144 59.95 60 62.50 74.93 75
172.8 49.96 50 52.08 62.44 62.50
180 47.96 48 50 59.94 60
216 39.97 40 41.67 49.95 50
270 31.97 32 33.30 39.96 40
324 26.64 26.67 27.78 33.30 33.33
360 23.98 24 25 29.97 30


Unboxing the Blackmagic Studio Camera

Today was unboxing day and since yesterday’s post had no images, I thought I’d share these with you today.





Very impressed with the finish and build quality, the body is die-cast magnesium alloy and is really almost feather light. The four pin XLR power is a great move on this camera but what blows me away is a studio camera with fiber connectivity at this price point. It’s just nuts.


Look! XLR’s! :D


Big backlit buttons for key functions and menu navigation.


Not at all a studio lens, but to throw a image on the sensor the Voightlander Nokton 25mm f/0.95 was what I had laying around. I look forward to testing with an active Panasonic Lumix zoom lens also.


The 10″ full HD viewfinder is very crisp and clear, very bright. After seeing it I actually wish the Cinema Camera had this screen, even if it meant a bigger body… well, URSA does! It is very reflective though which may bother some users.

So far, very impressed with this camera. I think we will see much more coming for this camera in the months ahead, including possibly a viable powered and active B4 adaptor. MTF Services already make a powered B4 to Sony EX3 adaptor, as well as a B4 to MFT adaptor for super 16mm sensors. I wonder what it would take to combine the two. Such a solution would take this camera to a whole new level with real support for ENG zoom lenses and remote control.

More to come! Watch this space!

Blackmagic Design – Rebels with a Cause

Today the first Blackmagic Studio Cameras landed in Dubai. In my research leading up to this day, and the inevitable need to support and answer a ton of pre-sales questions about this new animal, I’ve discovered a few important “limitations” with the much anticipated Blackmagic Studio Camera.

Whether these “limitations” are perceived or real is the question that is really on my mind. I believe Blackmagic are breaking new ground here and that will always be met with resistance from the guardians and defenders of the established norms.

This is a camera that is not likely to please everyone in the professional broadcast and studio establishment, but may appeal to new and open-minded low budget users crossing over that are willing to overlook a few things, or more likely than not won’t miss them in the first place.

1. The only way to mount a proper ENG zoom lens is with a dumb MFT to B4 adaptor. That means no remote lens control is possible through the camera. Full stop.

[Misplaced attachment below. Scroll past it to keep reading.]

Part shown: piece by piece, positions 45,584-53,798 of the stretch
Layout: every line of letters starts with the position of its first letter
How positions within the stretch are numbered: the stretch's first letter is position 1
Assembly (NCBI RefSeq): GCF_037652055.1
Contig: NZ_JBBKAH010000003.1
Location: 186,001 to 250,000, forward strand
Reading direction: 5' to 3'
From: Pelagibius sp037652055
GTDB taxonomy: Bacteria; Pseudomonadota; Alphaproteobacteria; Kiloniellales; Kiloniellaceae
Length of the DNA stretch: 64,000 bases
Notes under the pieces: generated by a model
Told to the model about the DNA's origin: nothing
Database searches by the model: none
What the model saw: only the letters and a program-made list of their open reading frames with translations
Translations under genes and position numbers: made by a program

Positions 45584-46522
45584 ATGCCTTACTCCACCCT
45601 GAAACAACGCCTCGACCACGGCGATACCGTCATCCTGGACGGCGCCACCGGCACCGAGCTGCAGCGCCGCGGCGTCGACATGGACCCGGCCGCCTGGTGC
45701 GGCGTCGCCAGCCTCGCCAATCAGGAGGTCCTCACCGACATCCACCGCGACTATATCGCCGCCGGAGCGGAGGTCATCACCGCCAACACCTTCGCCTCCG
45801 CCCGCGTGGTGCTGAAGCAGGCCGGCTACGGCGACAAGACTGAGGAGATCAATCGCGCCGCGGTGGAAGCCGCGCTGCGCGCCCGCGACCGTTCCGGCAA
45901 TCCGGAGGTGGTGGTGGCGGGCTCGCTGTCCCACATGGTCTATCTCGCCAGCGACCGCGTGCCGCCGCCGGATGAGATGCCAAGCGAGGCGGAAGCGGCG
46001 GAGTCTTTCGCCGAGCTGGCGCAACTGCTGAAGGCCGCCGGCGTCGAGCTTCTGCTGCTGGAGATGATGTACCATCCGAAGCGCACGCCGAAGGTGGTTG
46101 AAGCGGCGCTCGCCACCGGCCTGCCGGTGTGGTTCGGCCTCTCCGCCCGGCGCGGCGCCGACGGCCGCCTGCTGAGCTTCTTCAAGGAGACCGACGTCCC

Due to the sensor size being larger than that of a 2/3” broadcast camera sensor, only ENG zoom lenses with a 2x extender engaged can be used. This has always been the case, as with the Cinema Camera and a MFT to B4 adaptor, but I don’t consider this a problem necessarily, it’s just a fact.

Remote color balancing and adjustment is of course still possible through the ATEM, just no remote iris / zoom / focus control with a ENG lens.

For many established studios wishing to use a Blackmagic Studio Camera / ATEM combination with professional ENG zoom lenses to replace their current setup, this lack of remote lens control will be a complete deal breaker.

2. So it seems that if full remote lens control is desired, only an active MFT lens with servo zoom will work. That’s basically only one lens. The Panasonic LUMIX® G X VARIO PZ 45-175mm / F4.0-5.6 ASPH. However I don’t think it is a perfectly parfocal lens (able to maintain focus throughout zoom range) although if you know better, please correct me if I’m wrong, and it is not constant aperture.

The hardened old-school professionals who haven’t switched off at point 1, will have left the room whispering (or shouting) four letter expletives at point 2.

I just don’t think those people are the intended target market.

3. Apparently the “interlaced” outputs are not really interlaced but somehow pseudo interlaced from an internally progressive source. Now I haven’t had a chance to look into this yet and am happy to be wrong, but it would make sense seeing as the read-out from the sensor is most likely progressive as with all the other Blackmagic cameras. I anticipate this may be problematic for some expecting a true interlaced output. I don’t know whether this is technically then PsF (Progressive Segmented Frame) or what.

4. The software color and camera control will not be familiar for anyone used to hardware CCU controls. God forbid anyone try anything new.

Therefore my initial thoughts are that this was never intended to be a replacement solution for the established broadcast market. It’s a new system, a new way of running a multi-cam live production and a extremely cost effective entry point for a brand new market.

Some accuse Blackmagic of completely ignoring the established existing requirements of studio production, arguing that if they hadn’t they would have made a Studio Camera with a 2/3” sensor, B4 mount and lens control… which they did… the URSA Broadcast Camera. However I don’t believe this is the case. I see a lot of innovation here and in my opinion they are going after a less experienced, new market of crossover DSLR shooters and cinematographers that are happy to control their own lens at the camera, and were simply wishing for a way to feed multiple sources to a switcher and color balance multiple cameras centrally. That makes sense to me and for that Blackmagic have provided a excellent beginning to end solution at a ridiculously affordable price.

I’m not sure they ever intended to make the ENG purists happy with the Studio Camera… Blackmagic are doing something new here, and I see a deepening blend between EFP / Cinema and ENG / live production.